Weis said he's been planning this move for a while, but Robinson wasn't available in the spring because of a shoulder injury.
"With our scheme, the guy who gets isolated a whole bunch of times is the right guard," he said. "I think we believe that he's a guy that could athletically be in that position to give us the best chance to be successful."
• Speaking of the offensive line, Weis was encouraged by the newfound depth at the position.
He said this will be the first time in his tenure that he'll have 15 O-linemen on scholarship, and some young players have stepped forward in the weight room. He mentioned sophomore Braxston Cave, who bench-pressed 520 pounds this summer.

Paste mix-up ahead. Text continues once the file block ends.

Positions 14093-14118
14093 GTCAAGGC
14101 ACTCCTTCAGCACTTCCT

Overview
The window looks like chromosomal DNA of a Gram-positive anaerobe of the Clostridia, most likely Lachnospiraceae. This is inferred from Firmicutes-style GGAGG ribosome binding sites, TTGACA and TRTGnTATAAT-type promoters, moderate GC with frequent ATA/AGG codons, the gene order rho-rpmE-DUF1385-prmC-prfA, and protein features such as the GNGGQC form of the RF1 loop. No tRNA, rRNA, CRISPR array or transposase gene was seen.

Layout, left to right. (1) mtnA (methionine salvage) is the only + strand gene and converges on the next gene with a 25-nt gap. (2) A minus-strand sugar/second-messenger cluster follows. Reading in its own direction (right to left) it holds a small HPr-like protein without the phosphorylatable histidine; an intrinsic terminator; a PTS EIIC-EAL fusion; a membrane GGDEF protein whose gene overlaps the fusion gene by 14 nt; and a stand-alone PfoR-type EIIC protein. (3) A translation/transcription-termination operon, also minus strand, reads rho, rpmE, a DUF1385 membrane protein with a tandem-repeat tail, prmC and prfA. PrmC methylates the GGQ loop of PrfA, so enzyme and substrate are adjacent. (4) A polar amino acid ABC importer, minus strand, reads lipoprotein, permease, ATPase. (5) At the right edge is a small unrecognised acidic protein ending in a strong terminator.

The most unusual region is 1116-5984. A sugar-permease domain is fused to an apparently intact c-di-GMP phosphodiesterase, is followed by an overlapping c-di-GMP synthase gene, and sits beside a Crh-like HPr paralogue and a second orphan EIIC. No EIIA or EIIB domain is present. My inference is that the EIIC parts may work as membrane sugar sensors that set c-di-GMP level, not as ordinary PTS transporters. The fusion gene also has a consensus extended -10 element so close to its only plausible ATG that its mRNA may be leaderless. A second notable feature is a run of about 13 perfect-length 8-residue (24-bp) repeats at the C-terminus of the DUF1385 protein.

"That's not numbers; that's big numbers," Weis said. "Now, I don't know how that's going to translate into performance, but I do know that I'm encouraged with the number of people we're going to see when we walk out there."
• Freshman Manti Te'o, one of the nation's top recruits in last year's class, is currently listed as the backup will linebacker behind Brian Smith. But Te'o could play any of the three linebacker spots and has a great chance to start right away.
"He's very confident and understands the game from both sides," defensive coordinator Jon Tenuta said.
Weis said Te'o was physically no different than Smith and other upperclassmen at 6-foot-2, 244 pounds. I'm really looking forward to seeing Te'o running around in the open portion of tomorrow's practice.
• Wide receiver Golden Tate was one of 30 players nominated for the Walter Camp Award, which is given to the nation's top player.
Posted by ESPN.com's Adam Rittenberg